Valve established a HackerOne bug bounty program in May 2018, a crowdsourced method to test and improve security features of the Steam client. In August 2019, a security researcher exposed a zero-day vulnerability in the Windows client of Steam, which allowed for any user to run arbitrary code with LocalSystem privileges using just a few simple commands. The vulnerability was then reported to Valve via the program, but it was initially rejected for being "out-of-scope". Following a second vulnerability found by the same user, Valve apologised and patched them both, and expanded the program's rules to accept any other similar problems in the future.
- User interface
Since November 2013, Steam has allowed for users to review their purchased games and organize them into categories set by the user and add to favorite lists for quick access. Players can add non-Steam games to their libraries, allowing the game to be easily accessed from the Steam client and providing support where possible for Steam Overlay features. The Steam interface allows for user-defined shortcuts to be added. In this way, third-party modifications and games not purchased through the Steam Store can use Steam features. Valve sponsors and distributes some modifications free of charge; and modifications that use Steamworks can also use VAC, Friends, the server browser, and any Steam features supported by their parent game. For most games launched from Steam, the client provides an in-game overlay that can be accessed by a keystroke. From the overlay, the user can access his or her Steam Community lists and participate in chat, manage selected Steam settings, and access a built-in web browser without having to exit the game. Since the beginning of February 2011 as a beta version, the overlay also allows players to take screenshots of the games in process; it automatically stores these and allows the player to review, delete, or share them during or after his or her game session. As a full version on February 24, 2011, this feature was reimplemented so that users could share screenshots on websites of Facebook, Twitter, and Reddit straight from a user's screenshot manager.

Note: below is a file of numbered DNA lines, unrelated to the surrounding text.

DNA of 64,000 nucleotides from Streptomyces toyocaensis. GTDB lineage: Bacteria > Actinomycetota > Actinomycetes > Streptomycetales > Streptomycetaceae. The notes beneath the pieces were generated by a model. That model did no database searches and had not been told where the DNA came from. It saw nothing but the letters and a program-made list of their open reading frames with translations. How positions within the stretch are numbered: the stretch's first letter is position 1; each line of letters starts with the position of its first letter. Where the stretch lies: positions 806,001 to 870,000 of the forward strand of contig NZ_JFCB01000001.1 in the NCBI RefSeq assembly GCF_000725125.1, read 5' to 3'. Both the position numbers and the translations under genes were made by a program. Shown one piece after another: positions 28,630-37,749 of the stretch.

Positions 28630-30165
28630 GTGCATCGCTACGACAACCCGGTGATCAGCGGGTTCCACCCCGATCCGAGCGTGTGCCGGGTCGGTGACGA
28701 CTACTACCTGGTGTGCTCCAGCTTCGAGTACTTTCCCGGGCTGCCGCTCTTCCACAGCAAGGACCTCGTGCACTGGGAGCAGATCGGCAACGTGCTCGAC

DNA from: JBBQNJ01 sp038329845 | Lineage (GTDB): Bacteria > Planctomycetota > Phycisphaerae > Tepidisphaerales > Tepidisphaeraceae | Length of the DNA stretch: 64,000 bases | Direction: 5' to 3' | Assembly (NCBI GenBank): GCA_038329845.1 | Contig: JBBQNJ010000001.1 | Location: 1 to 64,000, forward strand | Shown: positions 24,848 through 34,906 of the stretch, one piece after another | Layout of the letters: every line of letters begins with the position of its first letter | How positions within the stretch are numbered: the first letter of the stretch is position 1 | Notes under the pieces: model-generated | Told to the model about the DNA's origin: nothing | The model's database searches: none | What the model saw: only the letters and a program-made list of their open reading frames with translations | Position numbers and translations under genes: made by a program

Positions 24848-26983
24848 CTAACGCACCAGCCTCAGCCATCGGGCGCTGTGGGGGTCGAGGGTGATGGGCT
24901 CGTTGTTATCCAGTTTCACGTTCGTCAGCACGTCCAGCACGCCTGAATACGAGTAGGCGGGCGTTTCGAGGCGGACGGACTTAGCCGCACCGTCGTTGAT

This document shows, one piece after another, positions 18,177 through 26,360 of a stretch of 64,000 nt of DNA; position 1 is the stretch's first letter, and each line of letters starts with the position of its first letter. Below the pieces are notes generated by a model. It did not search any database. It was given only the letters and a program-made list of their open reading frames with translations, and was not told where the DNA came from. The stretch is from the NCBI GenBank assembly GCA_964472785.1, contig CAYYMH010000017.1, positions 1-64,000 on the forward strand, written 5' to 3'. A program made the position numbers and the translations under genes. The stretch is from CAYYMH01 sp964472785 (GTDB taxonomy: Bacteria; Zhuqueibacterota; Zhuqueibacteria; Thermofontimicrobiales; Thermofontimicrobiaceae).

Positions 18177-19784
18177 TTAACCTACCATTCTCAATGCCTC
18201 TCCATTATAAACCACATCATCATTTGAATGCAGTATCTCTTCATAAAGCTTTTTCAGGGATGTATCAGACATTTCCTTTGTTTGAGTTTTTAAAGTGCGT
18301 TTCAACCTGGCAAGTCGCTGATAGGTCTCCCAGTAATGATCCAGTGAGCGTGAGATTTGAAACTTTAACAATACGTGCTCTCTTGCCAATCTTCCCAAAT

In-Home Streaming was introduced in May 2014; it allows users to stream games installed on one computer to another—regardless of platform—on the same home network with low latency. By June 2019, Valve renamed this feature to Remote Play, allowing users to stream games across devices that may be outside of their home network. Steam's "Remote Play Together", added in November 2019 after a month of beta testing, gives the ability for local multiplayer games to be played by people in disparate locations, though will not necessary resolve latency problems typical of these types of games. Remote Play Together was expanded in February 2021 to give the ability to invite non-Steam players to play though a Steam Link app approach.